employment application process.”); Thomas v. FTS USA, LLC, 193 F. Supp. 3d 623, 637 (E.D.
Va. 2016) (“Section 1681b(b)(3), like § 1681b(b)(2)(A), provides the consumer with a legally
cognizable right to specific information.”); Manuel, 123 F. Supp. 3d at 818 (“Under the FCRA, .
. . consumers have the right to specific information at specific times.”).
Central’s primary argument that Mr. Banks lacks standing to sue is that Mr. Banks
suffered no concrete harm from Central’s alleged procedural violations. In his sworn testimony,
Mr. Banks does admit that he did not suffer economic, physical, or emotional harm from
Central’s alleged violation of the FCRA. The facts support that admission because, when Mr.
Banks eventually did learn that he was rejected due to information in his DriverFACTS report,
he disputed that information with DriverFACTS. DriverFACTS rejected Mr. Banks’s dispute and
left the same information in the report. Therefore, as Central repeatedly notes in its briefing on
this issue, Mr. Banks’s employment situation with Central would have been exactly the same
even if Central had strictly complied with the FCRA’s notice requirements.
However, Mr. Banks is not arguing that he suffered an injury in fact based on his
employment situation but is instead arguing that he suffered an informational harm by not being
provided the required notices under the FCRA and by not receiving the copy of his
DriverFACTS report that he requested from Central. Indeed, in this case, Central failed to inform
Mr. Banks of his right to obtain a copy of and challenge his DriverFACTS report after Central
took an adverse employment action against Mr. Banks allegedly based, at least in part, on
information in that report. Completely failing to provide information required to be provided by
the FCRA is distinguishable from having immaterial inaccuracies in the information, see, e.g.,
Spokeo, 136 S. Ct. at 1550 (providing “an incorrect zip code” as an example of an inaccuracy
that does not “cause harm or present any material risk of harm), failing to timely provide
information, see, e.g., Dutta v. State Farm Mut. Auto. Ins. Co., No. 3:14-CV-04292-CRB, 2016
WL 6524390, at *3 (N.D. Cal. Nov. 3, 2016) (dismissing an FCRA claim where the potential
employer failed to provide timely information to the applicant), or providing information in the
wrong format, see, e.g., Fisher c. Enter. Holdings, Inc., No. 4:15CV00372 AGF, 2016 WL
4665899, at *4 (E.D. Mo. Sept. 7, 2016) (concluding that plaintiff failed to plead concrete harm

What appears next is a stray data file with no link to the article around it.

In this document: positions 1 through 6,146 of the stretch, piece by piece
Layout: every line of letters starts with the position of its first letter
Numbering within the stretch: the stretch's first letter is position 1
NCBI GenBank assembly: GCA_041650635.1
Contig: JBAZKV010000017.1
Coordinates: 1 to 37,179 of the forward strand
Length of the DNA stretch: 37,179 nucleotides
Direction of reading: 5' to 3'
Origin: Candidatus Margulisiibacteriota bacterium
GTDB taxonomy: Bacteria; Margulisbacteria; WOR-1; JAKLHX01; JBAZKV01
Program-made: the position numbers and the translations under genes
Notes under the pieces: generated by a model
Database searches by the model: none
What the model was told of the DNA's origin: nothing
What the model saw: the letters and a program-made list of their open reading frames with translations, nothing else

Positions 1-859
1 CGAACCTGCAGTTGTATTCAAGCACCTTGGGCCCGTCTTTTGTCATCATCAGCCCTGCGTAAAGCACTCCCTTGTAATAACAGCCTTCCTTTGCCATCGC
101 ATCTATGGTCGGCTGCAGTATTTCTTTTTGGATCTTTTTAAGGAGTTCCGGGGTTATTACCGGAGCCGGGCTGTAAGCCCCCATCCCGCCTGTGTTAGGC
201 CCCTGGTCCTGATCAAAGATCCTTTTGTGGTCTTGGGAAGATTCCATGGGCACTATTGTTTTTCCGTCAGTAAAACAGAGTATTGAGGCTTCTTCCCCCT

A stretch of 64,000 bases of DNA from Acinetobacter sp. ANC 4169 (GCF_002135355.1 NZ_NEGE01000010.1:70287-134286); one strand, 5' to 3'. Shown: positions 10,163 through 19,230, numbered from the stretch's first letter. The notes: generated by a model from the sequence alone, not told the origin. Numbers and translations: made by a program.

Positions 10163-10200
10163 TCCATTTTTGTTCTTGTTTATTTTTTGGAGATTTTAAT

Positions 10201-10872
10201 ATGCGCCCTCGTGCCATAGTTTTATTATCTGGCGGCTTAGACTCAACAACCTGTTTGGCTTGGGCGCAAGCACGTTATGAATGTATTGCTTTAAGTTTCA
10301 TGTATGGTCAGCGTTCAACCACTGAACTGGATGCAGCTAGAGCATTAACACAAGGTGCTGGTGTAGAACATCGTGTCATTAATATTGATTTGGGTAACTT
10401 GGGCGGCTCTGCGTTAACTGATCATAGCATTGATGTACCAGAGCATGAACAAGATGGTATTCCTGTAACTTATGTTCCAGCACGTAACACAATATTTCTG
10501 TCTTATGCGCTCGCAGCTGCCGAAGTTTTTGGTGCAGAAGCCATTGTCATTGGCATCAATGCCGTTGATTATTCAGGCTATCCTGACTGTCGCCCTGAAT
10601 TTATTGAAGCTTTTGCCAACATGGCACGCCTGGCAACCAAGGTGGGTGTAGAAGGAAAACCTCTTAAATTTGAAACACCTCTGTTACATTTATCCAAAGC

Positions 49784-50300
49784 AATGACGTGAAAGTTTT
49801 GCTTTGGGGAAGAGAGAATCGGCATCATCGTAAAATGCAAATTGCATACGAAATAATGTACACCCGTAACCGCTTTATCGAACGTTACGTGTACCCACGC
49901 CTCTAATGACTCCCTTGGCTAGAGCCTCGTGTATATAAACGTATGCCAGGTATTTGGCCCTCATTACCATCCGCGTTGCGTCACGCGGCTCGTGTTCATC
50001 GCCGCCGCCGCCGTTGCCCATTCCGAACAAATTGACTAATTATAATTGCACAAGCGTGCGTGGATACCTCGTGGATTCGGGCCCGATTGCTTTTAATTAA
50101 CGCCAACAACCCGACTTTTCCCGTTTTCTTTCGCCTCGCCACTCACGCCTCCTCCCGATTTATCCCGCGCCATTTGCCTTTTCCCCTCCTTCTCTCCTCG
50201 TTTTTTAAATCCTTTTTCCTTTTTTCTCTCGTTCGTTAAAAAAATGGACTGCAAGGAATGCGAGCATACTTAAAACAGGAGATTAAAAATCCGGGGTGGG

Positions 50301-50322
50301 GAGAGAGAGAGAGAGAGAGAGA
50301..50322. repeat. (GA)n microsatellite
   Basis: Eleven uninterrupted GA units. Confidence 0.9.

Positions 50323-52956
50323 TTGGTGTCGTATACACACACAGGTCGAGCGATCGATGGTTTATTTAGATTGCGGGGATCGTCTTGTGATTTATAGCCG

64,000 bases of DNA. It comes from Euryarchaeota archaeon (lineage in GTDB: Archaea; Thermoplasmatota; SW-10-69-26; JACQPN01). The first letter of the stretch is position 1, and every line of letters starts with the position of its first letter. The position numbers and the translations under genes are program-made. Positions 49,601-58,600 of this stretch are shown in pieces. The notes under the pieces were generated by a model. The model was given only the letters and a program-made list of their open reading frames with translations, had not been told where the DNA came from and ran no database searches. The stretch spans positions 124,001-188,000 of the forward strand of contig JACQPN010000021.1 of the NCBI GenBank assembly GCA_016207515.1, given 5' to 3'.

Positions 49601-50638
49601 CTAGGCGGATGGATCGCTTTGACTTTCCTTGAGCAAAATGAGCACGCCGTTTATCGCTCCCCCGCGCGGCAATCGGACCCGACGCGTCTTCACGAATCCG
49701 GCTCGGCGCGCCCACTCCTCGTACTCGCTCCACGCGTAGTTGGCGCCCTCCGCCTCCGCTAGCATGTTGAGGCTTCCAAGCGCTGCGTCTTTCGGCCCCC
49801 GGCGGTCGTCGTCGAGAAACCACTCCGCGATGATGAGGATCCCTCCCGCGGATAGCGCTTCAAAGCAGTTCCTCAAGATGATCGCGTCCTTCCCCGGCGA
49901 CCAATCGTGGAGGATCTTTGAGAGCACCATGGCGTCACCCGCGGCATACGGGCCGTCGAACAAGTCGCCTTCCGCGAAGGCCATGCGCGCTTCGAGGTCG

under Spokeo where only the format and conspicuousness of defendant’s disclosures failed to
comply with FCRA). Although some of these examples may qualify as “bare procedural
violations,” the court concludes that the failure to provide Mr. Banks with information that he is
statutorily entitled to is not a “bare procedural violation” but is a violation of Mr. Banks’s
substantive rights under the FCRA. Because Mr. Banks was deprived of the substance of his
rights under the FCRA, the court also concludes that Mr. Banks has alleged sufficient violations
to constitute an injury in fact.
In its Motion to Dismiss, Central does not argue that Mr. Banks failed to meet either of
the other two elements required for standing. Therefore, the court concludes that Central’s
Motion to Dismiss for Lack of Subject Matter Jurisdiction should be denied.
MOTION FOR CLASS CERTIFICATION
Mr. Banks moves this court to certify the proposed class. The court will analyze both Mr.
Banks’s arguments in favor of certification and Central’s arguments opposing certification
Standard of Review
A party seeking to certify a class must satisfy the four threshold requirements of Rule
23(a), as well as one of the subsections of Rule 23(b). See Shook v. El Paso Cnty., 386 F.3d 963,
971 (10th Cir. 2004). Rule 23(a) provides that a case is appropriate for certification as a class
action if: “(1) the class is so numerous that joinder of all members is impracticable [numerosity];
(2) there are questions of law or fact common to the class [commonality]; (3) the claims or
defenses of the representative parties are typical of the claims or defenses of the class
[typicality]; and (4) the representative parties will fairly and adequately protect the interests of
the class [adequacy].” Fed. R. Civ. P. 23(a). As to Rule 23(b), Mr. Banks is seeking class
certification under Rule 23(b)(3), which authorizes certification where the court finds “that the
questions of law or fact common to class members predominate over any questions affecting
only individual members, and that a class action is superior to other available methods for fairly
and efficiently adjudicating the controversy.” Fed. R. Civ. P. 23(b)(3).
The party seeking class certification “must be prepared to prove . . . in fact” that all of the
requirements of Rule 23 are met, and the court must conduct a “rigorous analysis” of these
prerequisites before ruling on class certification. Wal-Mart Stores, Inc. v. Dukes, 564 U.S. 338,
350-51 (2011); see also Wallace B. Roderick Revocable Living Trust v. XTO Energy, Inc., 725
F.3d 1213, 1217 (10th Cir. 2013). “In determining the propriety of a class action, the question is
not whether the plaintiff or plaintiffs have stated a cause of action or will prevail on the merits,
but rather whether the requirements of Rule 23 are met.” Shook, 368 F.3d at 971. Therefore, the
court must accept the plaintiff’s substantive allegations as true. Id. at 968. The court should
resolve any doubts in favor of certification. Esplin v. Hirschi, 402 F.2d 94, 99 (10th Cir. 1968)
(“[A]ny error, if there is to be one, should be committed in favor of allowing the class action.”).
Although the United States Court of Appeals for the Tenth Circuit has not explicitly
discussed the requirement that the members of a class be ascertainable, several circuit and